Figure \(\PageIndex{4}\): In the polar covalent bond of \(\ce{HF}\), the electron density is unevenly distributed. There is a higher density (red) near the fluorine atom, and a lower density (blue) near the hydrogen atom.

    The hydrogen fluoride molecule has an electronegativity difference of 1.9, which places it in the category of being slightly ionic. However, the hydrogen ion \(\left( \ce{H^+} \right)\) is so very small that it is not capable of adopting the crystal lattice structure of an ionic compound. Hydrogen fluoride is a highly polar molecule. Because of its greater electronegativity, the electron density around the fluorine atom is much higher than the electron density around the hydrogen atom.

    An easy way to illustrate the uneven electron distribution in a polar covalent bond is to use the Greek letter delta \(\left( \delta \right)\) along with a positive or negative sign to indicate that an atom has a partial positive or negative charge.

    The atom with the greater electronegativity acquires a partial negative charge, while the atom with the lesser electronegativity acquires a partial positive charge. The delta symbol is used to indicate that the quantity of charge is less than one. A crossed arrow can also be used to indicate the direction of greater electron density.

    Example \(\PageIndex{1}\)

    Which type of bond will form between each of the following pairs of atoms?

    1. \(\ce{C}\) and \(\ce{O}\)
    2. \(\ce{Na}\) and \(\ce{N}\)
    3. \(\ce{B}\) and \(\ce{H}\)

    Solution

    Step 1: List the known quantities and plan the problem.

    Known

    Using the electronegativity chart:

    • \(\ce{C} = 2.5, \: \ce{O} = 3.5\)
    • \(\ce{Na} = 0.9, \: \ce{N} = 3.0\)
    • \(\ce{B} = 2.0, \: \ce{H} = 2.1\)

    Step 2: Solve.

    Calculate the difference and use the diagram above to identify the bond type.

    \[3.5 - 2.5 = 1.0 \rightarrow \ce{C-O} \: \text{bond is polar covalent}\]

    \[3.0 - 0.9 = 2.1 \rightarrow \ce{Na-N} \: \text{bond is ionic}\]

    \[2.1 - 2.0 = 0.1 \rightarrow \ce{B-H} \: \text{bond is nonpolar covalent}\]

    Step 3: Think about your result.

    Bonds between nonmetal atoms are generally covalent in nature (A and C), while bond between a metal atom and a nonmetal atom are generally ionic.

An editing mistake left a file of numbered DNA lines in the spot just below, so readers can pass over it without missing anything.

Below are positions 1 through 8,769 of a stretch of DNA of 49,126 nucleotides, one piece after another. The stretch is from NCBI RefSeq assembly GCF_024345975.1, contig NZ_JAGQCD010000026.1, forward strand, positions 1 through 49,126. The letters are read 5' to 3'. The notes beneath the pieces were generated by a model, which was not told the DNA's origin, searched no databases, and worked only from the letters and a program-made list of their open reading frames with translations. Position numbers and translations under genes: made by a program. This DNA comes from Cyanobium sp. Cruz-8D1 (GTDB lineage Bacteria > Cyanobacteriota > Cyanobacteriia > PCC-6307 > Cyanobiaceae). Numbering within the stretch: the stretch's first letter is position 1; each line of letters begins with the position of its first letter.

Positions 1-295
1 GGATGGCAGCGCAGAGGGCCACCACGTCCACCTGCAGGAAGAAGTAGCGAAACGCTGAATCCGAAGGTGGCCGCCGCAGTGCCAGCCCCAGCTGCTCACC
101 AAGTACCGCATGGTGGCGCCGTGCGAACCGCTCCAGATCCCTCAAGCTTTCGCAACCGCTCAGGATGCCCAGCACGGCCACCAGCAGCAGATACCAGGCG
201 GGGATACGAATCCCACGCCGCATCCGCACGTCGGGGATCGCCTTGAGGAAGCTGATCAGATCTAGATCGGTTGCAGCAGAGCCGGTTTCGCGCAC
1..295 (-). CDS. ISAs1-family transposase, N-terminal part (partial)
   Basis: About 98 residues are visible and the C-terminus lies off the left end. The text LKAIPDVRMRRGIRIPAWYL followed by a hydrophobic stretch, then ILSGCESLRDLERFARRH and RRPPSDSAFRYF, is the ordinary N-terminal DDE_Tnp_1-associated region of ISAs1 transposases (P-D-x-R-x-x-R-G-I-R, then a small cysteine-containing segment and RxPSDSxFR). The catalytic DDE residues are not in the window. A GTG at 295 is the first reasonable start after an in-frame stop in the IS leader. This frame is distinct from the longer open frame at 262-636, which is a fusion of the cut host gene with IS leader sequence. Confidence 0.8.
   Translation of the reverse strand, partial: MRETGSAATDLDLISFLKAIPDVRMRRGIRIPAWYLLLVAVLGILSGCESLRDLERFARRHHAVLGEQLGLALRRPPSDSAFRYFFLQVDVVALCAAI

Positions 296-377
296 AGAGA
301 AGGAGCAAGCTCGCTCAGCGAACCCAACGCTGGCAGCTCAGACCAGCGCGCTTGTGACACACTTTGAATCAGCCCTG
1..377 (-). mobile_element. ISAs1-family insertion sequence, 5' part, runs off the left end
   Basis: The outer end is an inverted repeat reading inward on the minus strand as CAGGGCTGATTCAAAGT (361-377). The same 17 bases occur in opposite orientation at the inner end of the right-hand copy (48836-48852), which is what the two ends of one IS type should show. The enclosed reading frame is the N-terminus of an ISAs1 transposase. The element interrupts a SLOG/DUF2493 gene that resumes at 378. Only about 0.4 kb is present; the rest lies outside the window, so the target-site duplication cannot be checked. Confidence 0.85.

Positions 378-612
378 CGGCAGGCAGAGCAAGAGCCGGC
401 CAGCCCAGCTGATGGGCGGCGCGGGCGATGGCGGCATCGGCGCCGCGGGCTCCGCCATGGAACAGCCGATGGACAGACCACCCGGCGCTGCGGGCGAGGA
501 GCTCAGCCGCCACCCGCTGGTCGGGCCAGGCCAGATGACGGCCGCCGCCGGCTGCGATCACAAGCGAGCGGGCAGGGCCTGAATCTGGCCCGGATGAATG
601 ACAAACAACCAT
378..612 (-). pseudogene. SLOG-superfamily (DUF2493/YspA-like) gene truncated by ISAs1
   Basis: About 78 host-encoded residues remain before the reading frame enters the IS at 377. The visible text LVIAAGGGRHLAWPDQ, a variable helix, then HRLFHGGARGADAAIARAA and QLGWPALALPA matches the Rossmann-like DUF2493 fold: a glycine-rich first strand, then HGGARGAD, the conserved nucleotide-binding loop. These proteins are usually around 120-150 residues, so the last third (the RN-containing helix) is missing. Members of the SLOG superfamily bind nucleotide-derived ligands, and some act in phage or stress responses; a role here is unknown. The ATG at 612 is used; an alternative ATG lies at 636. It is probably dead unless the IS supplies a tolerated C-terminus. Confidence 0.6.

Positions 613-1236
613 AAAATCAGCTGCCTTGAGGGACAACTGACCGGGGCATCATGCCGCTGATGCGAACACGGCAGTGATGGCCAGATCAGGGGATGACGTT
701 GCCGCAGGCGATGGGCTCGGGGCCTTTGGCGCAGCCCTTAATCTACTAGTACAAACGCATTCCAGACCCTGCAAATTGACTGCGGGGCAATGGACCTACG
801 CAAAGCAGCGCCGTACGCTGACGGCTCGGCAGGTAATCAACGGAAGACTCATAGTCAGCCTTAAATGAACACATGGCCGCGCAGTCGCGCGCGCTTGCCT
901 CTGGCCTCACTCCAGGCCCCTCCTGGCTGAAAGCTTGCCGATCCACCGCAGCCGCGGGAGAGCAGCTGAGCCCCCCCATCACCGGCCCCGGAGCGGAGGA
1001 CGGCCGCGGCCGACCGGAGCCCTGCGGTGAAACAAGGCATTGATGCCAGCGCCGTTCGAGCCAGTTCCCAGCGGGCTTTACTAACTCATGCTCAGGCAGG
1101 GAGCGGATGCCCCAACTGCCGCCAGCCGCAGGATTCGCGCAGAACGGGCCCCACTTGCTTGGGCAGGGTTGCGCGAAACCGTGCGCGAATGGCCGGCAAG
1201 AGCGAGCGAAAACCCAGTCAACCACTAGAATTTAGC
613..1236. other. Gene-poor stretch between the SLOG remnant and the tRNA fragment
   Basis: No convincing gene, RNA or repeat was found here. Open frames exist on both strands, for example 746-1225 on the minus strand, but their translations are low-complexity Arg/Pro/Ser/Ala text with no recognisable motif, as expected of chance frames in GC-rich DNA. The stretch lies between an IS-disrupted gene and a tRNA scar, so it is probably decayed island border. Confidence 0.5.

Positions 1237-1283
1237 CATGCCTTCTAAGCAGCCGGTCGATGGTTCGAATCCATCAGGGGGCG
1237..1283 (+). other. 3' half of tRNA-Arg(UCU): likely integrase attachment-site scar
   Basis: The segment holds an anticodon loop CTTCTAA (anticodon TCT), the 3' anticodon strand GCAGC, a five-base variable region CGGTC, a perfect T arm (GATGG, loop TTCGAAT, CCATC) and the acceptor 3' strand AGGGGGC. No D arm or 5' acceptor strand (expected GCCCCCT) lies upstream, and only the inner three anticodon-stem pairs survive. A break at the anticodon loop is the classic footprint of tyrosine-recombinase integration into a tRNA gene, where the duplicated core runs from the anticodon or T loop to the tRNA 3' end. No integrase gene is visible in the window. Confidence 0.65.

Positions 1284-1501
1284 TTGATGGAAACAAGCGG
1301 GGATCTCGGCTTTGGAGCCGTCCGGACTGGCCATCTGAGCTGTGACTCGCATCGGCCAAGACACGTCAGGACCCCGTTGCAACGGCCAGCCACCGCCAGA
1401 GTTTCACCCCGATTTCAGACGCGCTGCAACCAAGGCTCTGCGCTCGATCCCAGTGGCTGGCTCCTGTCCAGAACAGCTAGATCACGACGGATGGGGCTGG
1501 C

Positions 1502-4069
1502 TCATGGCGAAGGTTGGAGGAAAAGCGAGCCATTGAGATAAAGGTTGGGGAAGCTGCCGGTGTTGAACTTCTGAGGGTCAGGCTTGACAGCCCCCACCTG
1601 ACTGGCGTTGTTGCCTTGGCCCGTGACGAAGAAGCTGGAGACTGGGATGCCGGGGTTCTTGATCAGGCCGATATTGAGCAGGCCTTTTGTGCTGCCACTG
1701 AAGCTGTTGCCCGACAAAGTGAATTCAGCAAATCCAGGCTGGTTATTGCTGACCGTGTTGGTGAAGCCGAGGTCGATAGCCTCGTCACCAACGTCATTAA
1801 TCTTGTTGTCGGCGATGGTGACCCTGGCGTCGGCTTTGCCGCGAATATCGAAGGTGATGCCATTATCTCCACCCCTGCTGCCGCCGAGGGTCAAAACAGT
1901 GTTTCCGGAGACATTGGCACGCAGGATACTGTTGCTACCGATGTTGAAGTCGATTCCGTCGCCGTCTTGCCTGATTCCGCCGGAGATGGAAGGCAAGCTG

Molecular Polarity

    A polar molecule is a molecule in which one end of the molecule is slightly positive, while the other end is slightly negative. A diatomic molecule that consists of a polar covalent bond, such as \(\ce{HF}\), is a polar molecule. The two electrically charged regions on either end of the molecule are called poles, similar to a magnet having a north and a south pole. A molecule with two poles is called a dipole. Hydrogen fluoride is a dipole. A simplified way to depict molecules is pictured below (see figure below).

    Figure \(\PageIndex{5}\): A molecular dipole results from the unequal distribution of electron density throughout a molecule.

    When placed between oppositely charged plates, polar molecules orient themselves so that their positive ends are closer to the negative plate and their negative ends are closer to the positive plate (see figure below).

    Figure \(\PageIndex{6}\): Polar molecules are randomly oriented in the absence of an applied electric field (top). In an electric field, the molecules orient themselves to maximize the attraction between opposite charges (bottom).

    Experimental techniques involving electric fields can be used to determine if a certain substance is composed of polar molecules and to measure the degree of polarity.

    For molecules with more than two atoms, the molecular geometry must also be taken into account when determining if the molecule is polar or nonpolar. Pictured below (see figure below) is a comparison between carbon dioxide and water. Carbon dioxide \(\left( \ce{CO_2} \right)\) is a linear molecule. The oxygen atoms are more electronegative than the carbon atom, so there are two individual dipoles pointing outward from the \(\ce{C}\) atom to each \(\ce{O}\) atom. However, since the dipoles are of equal strength and are oriented in this way, they cancel each other out, and the overall molecular polarity of \(\ce{CO_2}\) is zero.

    Water is a bent molecule because of the two lone pairs on the central oxygen atom. The individual dipoles point from the \(\ce{H}\) atoms toward the \(\ce{O}\) atom. Because of the shape the dipoles do not cancel each other out, and the water molecule is polar. In the figure below, the net dipole is shown in blue and points upward.

    Figure \(\PageIndex{7}\): The molecular geometry of a molecule affects its polarity. In \(\ce{CO_2}\), the two polar bonds cancel each other out, and the result is a nonpolar molecule. Water is polar because its bent shape means that the two polar bonds do not cancel.